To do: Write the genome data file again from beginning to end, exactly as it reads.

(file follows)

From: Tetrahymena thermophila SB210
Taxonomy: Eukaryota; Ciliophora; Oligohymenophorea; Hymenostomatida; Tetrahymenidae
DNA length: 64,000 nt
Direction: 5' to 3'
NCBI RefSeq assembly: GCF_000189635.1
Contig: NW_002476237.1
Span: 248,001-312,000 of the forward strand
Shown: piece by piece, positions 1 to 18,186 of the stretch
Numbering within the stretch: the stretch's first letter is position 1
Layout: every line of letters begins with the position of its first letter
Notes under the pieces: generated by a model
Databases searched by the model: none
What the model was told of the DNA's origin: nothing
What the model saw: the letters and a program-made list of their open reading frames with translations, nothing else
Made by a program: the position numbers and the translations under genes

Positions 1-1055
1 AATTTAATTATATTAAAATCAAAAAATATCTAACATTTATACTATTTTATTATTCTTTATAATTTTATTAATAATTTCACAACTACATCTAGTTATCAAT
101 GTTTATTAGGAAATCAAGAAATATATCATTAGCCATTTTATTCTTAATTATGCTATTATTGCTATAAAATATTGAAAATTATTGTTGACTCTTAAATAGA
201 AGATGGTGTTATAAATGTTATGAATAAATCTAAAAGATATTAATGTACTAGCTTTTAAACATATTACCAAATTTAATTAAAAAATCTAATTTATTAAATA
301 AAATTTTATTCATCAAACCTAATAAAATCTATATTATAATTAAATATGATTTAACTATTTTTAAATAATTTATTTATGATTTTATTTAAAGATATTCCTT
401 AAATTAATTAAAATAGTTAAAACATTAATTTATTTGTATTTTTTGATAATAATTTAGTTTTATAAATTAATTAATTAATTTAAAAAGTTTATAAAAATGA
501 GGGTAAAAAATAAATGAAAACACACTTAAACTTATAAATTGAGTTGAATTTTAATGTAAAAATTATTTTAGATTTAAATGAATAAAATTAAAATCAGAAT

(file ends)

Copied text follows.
From: Tetrahymena thermophila SB210
Taxonomy: Eukaryota; Ciliophora; Oligohymenophorea; Hymenostomatida; Tetrahymenidae
DNA length: 64,000 nt
Direction: 5' to 3'
NCBI RefSeq assembly: GCF_000189635.1
Contig: NW_002476237.1
Span: 248,001-312,000 of the forward strand
Shown: piece by piece, positions 1 to 18,186 of the stretch
Numbering within the stretch: the stretch's first letter is position 1
Layout: every line of letters begins with the position of its first letter
Notes under the pieces: generated by a model
Databases searched by the model: none
What the model was told of the DNA's origin: nothing
What the model saw: the letters and a program-made list of their open reading frames with translations, nothing else
Made by a program: the position numbers and the translations under genes

Positions 1-1055
1 AATTTAATTATATTAAAATCAAAAAATATCTAACATTTATACTATTTTATTATTCTTTATAATTTTATTAATAATTTCACAACTACATCTAGTTATCAAT
101 GTTTATTAGGAAATCAAGAAATATATCATTAGCCATTTTATTCTTAATTATGCTATTATTGCTATAAAATATTGAAAATTATTGTTGACTCTTAAATAGA
201 AGATGGTGTTATAAATGTTATGAATAAATCTAAAAGATATTAATGTACTAGCTTTTAAACATATTACCAAATTTAATTAAAAAATCTAATTTATTAAATA
301 AAATTTTATTCATCAAACCTAATAAAATCTATATTATAATTAAATATGATTTAACTATTTTTAAATAATTTATTTATGATTTTATTTAAAGATATTCCTT
401 AAATTAATTAAAATAGTTAAAACATTAATTTATTTGTATTTTTTGATAATAATTTAGTTTTATAAATTAATTAATTAATTTAAAAAGTTTATAAAAATGA
501 GGGTAAAAAATAAATGAAAACACACTTAAACTTATAAATTGAGTTGAATTTTAATGTAAAAATTATTTTAGATTTAAATGAATAAAATTAAAATCAGAAT